AUGUSTA — United Way of Kennebec Valley has invested $90,000 to advance three nonprofit programs in Kennebec County.

The Innovation Fund, established in 2021, supports new, creative solutions and approaches that aim to lead to breakthroughs in UWKV’s priority area — health, education and financial stability — and help redesign the future of the Kennebec Valley.

“Local nonprofits work hard to support our most vulnerable neighbors,” said Courtney Yeager, executive director of UWKV, according to a news release from the organization. “But the day-to-day intensity of their work leaves little time and resources to test innovative approaches that could broaden impact or improve service delivery. United Way’s Innovation Fund intends to support nonprofits as they aim to fill a void or better the systems in which they operate.”

The three selected recipients address entrenched issues with novel solutions that are more effective, efficient and collaborative than current solutions. Additionally, these programs align with the community-wide goal-setting initiative, Impact2032, by offering steps toward financial stability.

The first recipient of the Innovation Fund, the Augusta Teen Center, has been awarded $30,000 for its Edge Program, a program with the objective to give Kennebec County teenagers the skills and training that will allow them to explore different job and career options before entering the workforce.

The Edge Program, which is geared toward teens in ATC’s Diversion to Assets and Alternative to Suspension programs, will match youth with local businesses that will teach and grow basic workplace skills that they may not otherwise have the opportunity to develop. Community partners in Augusta may support the program by offering host sites, mock interviews and resume assistance.


“With the employee shortages that so many local businesses are experiencing, here at the ATC, we are hoping to help,” said Charles Huerth, executive director of the ATC. “The ATC is thrilled to have received funding support from the UWKV Innovation Fund to help give local teens the edge they need to become the amazing employees our local community is seeking.”

The second recipient, South Parish Congregational Church, responds to the needs of Southern Kennebec County’s homeless population during the coldest months of the year. SPCC was awarded $30,000 from the Innovation Fund for an Emergency Overnight Warming Center.

This project seeks to address one piece of a much larger housing crisis by creating a low-barrier emergency overnight warming center located at SPCC and operated by a center director and team of trained seasonal staff.

The center will benefit not only individuals seeking assistance, but the providers who work with them by establishing an effective, efficient and less costly way of ensuring that individuals have a safe place to sleep at night.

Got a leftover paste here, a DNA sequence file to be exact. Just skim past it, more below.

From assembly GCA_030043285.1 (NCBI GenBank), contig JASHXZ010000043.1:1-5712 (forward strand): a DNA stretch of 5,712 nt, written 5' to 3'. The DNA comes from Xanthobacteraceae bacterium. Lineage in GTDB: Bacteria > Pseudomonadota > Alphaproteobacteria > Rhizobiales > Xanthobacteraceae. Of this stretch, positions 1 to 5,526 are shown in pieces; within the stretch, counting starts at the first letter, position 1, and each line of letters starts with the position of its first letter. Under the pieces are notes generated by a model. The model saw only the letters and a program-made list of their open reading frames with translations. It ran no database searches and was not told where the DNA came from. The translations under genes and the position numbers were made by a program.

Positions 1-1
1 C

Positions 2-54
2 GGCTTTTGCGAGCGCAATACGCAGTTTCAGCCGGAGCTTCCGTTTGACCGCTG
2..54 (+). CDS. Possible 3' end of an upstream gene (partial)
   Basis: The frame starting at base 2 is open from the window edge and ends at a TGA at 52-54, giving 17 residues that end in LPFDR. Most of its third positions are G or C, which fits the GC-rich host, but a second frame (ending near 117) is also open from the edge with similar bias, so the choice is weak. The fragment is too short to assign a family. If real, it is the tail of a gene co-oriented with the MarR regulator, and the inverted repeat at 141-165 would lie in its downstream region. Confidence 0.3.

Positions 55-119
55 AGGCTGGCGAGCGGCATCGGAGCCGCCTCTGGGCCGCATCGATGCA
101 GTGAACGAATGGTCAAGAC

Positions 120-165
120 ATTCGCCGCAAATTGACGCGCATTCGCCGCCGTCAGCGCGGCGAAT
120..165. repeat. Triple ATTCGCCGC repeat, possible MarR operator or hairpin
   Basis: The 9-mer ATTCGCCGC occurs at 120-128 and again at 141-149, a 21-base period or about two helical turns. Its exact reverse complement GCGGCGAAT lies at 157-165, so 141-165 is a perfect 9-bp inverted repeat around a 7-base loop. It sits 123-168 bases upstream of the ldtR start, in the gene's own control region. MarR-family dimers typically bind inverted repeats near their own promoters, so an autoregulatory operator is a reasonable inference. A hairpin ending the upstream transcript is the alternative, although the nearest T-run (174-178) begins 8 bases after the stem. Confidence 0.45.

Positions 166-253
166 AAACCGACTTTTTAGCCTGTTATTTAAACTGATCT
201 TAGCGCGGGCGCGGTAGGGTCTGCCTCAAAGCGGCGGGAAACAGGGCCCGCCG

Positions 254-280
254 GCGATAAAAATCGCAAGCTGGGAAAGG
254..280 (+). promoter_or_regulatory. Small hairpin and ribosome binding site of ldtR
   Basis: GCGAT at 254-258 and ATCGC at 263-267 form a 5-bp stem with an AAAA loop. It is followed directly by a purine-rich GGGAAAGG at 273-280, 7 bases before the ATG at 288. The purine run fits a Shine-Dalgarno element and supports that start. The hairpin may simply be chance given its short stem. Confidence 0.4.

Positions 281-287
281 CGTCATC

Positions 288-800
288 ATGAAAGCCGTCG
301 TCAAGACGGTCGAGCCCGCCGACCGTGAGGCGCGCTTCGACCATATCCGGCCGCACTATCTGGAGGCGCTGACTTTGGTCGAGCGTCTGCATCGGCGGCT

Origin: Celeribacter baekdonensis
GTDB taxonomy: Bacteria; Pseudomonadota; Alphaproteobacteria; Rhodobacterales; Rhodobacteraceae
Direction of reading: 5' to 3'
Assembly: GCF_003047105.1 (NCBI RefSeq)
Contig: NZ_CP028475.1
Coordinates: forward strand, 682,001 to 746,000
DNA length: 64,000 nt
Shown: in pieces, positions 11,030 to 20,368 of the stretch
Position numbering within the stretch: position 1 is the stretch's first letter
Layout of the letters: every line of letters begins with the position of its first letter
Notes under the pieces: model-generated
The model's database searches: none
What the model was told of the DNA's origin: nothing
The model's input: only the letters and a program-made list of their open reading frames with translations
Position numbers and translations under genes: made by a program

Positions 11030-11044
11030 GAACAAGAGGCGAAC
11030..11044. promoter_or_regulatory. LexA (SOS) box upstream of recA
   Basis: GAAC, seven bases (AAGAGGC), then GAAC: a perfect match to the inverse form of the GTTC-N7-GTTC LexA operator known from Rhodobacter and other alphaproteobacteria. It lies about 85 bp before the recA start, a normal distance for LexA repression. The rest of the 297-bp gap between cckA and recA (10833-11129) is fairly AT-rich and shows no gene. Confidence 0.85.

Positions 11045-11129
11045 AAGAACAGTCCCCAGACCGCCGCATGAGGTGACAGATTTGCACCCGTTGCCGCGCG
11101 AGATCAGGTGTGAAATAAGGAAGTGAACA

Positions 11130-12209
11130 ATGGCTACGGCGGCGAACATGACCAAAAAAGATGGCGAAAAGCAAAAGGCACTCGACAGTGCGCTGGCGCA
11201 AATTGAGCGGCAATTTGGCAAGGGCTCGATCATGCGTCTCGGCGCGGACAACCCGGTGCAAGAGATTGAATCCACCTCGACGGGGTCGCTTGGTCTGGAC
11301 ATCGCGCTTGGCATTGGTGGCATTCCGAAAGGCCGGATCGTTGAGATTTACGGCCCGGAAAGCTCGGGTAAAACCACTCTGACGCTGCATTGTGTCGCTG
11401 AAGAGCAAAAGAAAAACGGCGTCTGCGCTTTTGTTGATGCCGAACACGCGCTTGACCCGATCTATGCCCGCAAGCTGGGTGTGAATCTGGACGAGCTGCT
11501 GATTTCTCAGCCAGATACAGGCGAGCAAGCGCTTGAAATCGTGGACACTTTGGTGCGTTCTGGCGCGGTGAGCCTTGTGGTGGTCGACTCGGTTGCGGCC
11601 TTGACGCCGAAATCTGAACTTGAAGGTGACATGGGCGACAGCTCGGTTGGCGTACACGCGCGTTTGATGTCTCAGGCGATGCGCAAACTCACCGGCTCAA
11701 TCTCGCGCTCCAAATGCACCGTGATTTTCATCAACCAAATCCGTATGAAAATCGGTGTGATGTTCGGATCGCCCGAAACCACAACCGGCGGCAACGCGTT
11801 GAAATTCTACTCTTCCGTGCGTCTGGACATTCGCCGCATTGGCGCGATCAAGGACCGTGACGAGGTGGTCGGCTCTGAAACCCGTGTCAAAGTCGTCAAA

“The Overnight Emergency Warming Center in Augusta is something that the community has needed for a number of years, and South Parish has unutilized space in the building that is perfect for the Center,” said Nathan Richards, pastor of SPCC. “Over the last couple of winters, I didn’t have an answer for people who came in the evenings with no place to go except for back out into the freezing temperatures,” Richards continued. “A team of skilled and passionate individuals is behind this project, and we are incredibly grateful to UWKV for providing support so we can bring it to fruition.”

Northern Kennebec County is also experiencing a critical need for overnight shelter during the winter months. To that end, Mid-Maine Homeless Shelter and Services was awarded $30,000 to operate a warming shelter from Nov. 1 to March 31.


The shelter operates its 48-bed shelter at full capacity, which allows the organization to serve approximately 20% of those requesting services. The additional warming center will provide that critical overnight shelter to the people who need it most.

The shelter meets the immediate, life-preserving housing needs of the most vulnerable population in Kennebec County. This includes people who are survivors of domestic violence and human trafficking, those who identify as LGBTQIA+ and people of color, all of whom are disproportionately impacted by housing insecurity.

In addition to a safe place to sleep, the overnight warming shelter will provide bathrooms, showers, food and access to professional case management, housing navigation and programs like Rapid Rehousing, setting these individuals up for long-term success.

“We are thrilled to be recognized by the Innovation Fund and look forward to partnering with the United Way to help ensure no one is left unsheltered in the greater Kennebec Valley,” said Katie Spencer White, chief executive officer of the shelter. “The statewide housing crisis is unprecedented, and we’re excited to capture our expertise in delivering low-barrier emergency shelter so that communities across central Maine can provide a safe place for all of our friends and neighbors in crisis.”

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